The strategy is in full swing in the FarmVille studio at Zynga, where a 30-person crew manages the company's biggest hit to date. The game is an odd success for the digital world: Users get a virtual plot of land to farm as they see fit. As they grow crops and earn currency, they can use the money to buy more seeds, animals, and tools like tractors. Since all players are logged in to Facebook, they can work with friends or co-workers, or they can compete against them for farmer bragging rights. There are roughly 20 times more people playing FarmVille these days than there are actual farms in the U.S.

For a hit like FarmVille, the work is never done. A wall-size chart in the FarmVille studio lists the various virtual items up for consideration in the next round of improvements to the game, culled from staff ideas and requests from users. The ability to get feedback and act on it quickly is a break from past models, says Mark Skaggs, who runs the FarmVille group. At large companies such as Electronic Arts (ERTS), where Skaggs used to work, "You might design a feature and not know until two years later whether it was good or people liked it," he says. "Here, you can design a feature in a day and put it in the game the next day."

As Zynga's games have grown, they've become giant test labs for new ideas. "Every single click is being recorded," says Vish Makhijani, Zynga's chief operating officer. That means Zynga can quickly find out the impact of small adjustments—such as changing the size of a cabbage patch in FarmVille or the cost of a new gun in the game Mafia Wars—on retaining users and increasing revenue. One recent success: digital sweet potato seeds that cost $5 a packet. The seeds, which of course cost nothing to duplicate, pulled in more than $400,000 in three days.

The rich opportunity has fueled aggressive competition. Zynga's primary rivals are London's Playfish and Mountain View (Calif.)-based Playdom. Playfish is known for a game called Pet Society, which lets people adopt online creatures and then dress them up in designer clothes, while Playdom's hit game is Mobsters, in which people try to gain skills, alliances, and wealth. All three companies are private and don't disclose financial information.

The game makers compete for users across all sorts of technology platforms. The big targets are Facebook, with more than 300 million members, and Apple's App Store, with more than 50 million iPhone and iPod touch users.

Lately, Playdom and Zynga have also been dueling in court. A lawsuit filed by Zynga in September alleges that several former employees recruited by Playdom supplied the competitor with the Zynga Playbook, a proprietary document the complaint describes as "the recipe book that contains Zynga's 'secret sauce,'" referring to its game-making techniques.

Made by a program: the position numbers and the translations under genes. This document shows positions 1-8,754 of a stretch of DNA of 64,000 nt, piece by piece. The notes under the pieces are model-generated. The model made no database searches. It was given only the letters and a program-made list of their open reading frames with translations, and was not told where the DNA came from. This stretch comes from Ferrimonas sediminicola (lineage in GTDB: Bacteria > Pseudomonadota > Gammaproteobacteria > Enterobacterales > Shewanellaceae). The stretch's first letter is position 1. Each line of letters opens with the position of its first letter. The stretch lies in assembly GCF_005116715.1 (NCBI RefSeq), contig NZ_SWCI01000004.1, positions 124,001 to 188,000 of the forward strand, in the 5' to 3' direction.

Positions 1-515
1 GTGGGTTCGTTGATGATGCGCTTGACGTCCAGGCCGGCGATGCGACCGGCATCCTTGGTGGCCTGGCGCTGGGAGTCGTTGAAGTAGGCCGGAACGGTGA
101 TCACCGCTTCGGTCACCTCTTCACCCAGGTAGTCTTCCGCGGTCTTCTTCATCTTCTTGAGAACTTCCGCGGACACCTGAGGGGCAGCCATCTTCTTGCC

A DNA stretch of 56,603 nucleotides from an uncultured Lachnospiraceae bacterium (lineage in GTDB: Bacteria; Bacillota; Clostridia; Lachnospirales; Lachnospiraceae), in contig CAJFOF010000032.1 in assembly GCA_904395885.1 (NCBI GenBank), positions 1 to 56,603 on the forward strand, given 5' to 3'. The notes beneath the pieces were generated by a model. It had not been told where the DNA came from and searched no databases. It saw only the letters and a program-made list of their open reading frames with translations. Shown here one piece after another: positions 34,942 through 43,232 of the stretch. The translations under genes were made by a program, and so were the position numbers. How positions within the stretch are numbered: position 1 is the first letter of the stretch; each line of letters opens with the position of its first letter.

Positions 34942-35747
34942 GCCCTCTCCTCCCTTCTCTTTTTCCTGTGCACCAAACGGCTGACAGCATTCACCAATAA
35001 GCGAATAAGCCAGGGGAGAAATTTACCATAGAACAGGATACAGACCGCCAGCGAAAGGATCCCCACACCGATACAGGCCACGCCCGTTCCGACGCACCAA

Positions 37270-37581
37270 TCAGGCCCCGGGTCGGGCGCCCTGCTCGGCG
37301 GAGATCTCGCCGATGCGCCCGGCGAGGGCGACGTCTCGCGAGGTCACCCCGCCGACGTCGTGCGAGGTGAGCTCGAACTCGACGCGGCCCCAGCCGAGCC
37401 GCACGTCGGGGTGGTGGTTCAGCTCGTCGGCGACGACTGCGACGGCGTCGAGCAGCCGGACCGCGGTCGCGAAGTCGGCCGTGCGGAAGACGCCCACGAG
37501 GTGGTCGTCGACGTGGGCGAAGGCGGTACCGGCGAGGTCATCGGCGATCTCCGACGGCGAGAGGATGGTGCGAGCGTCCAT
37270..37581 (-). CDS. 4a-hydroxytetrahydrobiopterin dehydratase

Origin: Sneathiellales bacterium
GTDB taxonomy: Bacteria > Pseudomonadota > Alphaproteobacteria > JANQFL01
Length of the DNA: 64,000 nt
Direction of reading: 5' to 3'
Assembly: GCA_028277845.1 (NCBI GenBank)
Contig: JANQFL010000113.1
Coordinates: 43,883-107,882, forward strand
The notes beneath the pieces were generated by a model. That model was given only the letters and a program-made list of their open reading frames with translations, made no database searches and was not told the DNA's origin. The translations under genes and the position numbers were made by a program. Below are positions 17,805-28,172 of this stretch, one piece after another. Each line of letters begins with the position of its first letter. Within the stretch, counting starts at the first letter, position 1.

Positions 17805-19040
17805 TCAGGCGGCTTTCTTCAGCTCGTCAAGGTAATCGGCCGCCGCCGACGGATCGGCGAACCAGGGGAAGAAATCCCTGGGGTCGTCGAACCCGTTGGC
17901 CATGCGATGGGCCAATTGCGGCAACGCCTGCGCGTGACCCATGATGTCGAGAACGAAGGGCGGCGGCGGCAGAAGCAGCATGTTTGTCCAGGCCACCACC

The rapid growth and sharp rivalries have drawn comparisons to the early days of Web pioneers such as Amazon.com (AMZN) and eBay (EBAY). One significant difference is that the apps business has virtually no barriers to entry, meaning it is hard for any company to maintain a lead. Today there are thousands of small developers who crank out apps that don't make a dime.

The perk-heavy culture at Zynga is certainly reminiscent of the dot-com days. Inside its office for human resources, 160 small paper bulldogs are tacked on the wall, one for every new hire in the past quarter. There's a cooking staff of 17, and most game studios have their own kitchen. Several rooms are equipped with Xboxes and board games, and are designated "meeting-free areas."

New Staffers and a Couch

With employees grouped into a series of discrete loft offices, Zynga's operation looks more like 11 small startups glued together than one large one. It's a reflection of how the company is run: Studio heads set goals and are given freedom to achieve them any way they can. Those who succeed are rewarded with cash and stock bonuses and are granted extra resources such as new hires. When a new game called Café World recently set a company record for growth, signing up 16 million users in its first two weeks, its head, Roy Sehgal, was rewarded with a bevy of new employees and the leather couch he had been requesting for his office for weeks.

Pincus calls this style of management "true meritocracy" and says it's modeled partly after the approach at Amazon. It applies to regular staffers as much as managers. In his first three months in the poker group, Harsimran "Sim" Singh moved up the company ladder three times for helping to bring growth back into the company's longest-running game, Texas Hold'em. A year after landing at Zynga with no direct reports, the 25-year-old runs the entire poker unit, a team of 45.

The Amazon influence affects how Pincus conducts his board meetings. Each time he meets with his directors, he begins by recounting whatever issue kept him awake the night before. It's a tip he learned from Amazon CEO Jeff Bezos, an acquaintance and role model who shares a director with Zynga.

One matter getting airtime at board meetings of late: When should the company consider going public? Zynga doesn't need cash. It raised $39 million in venture capital in 2008 and hasn't touched the money since. But a publicly traded stock would give Pincus the currency to make deals or dole out employee options. Still, Pincus wants to protect the culture he has created. "We all make so many compromises in order to build our businesses that we wake up one day and we've created a company that we don't want to work at," he says. "I wanted to create a long-term home."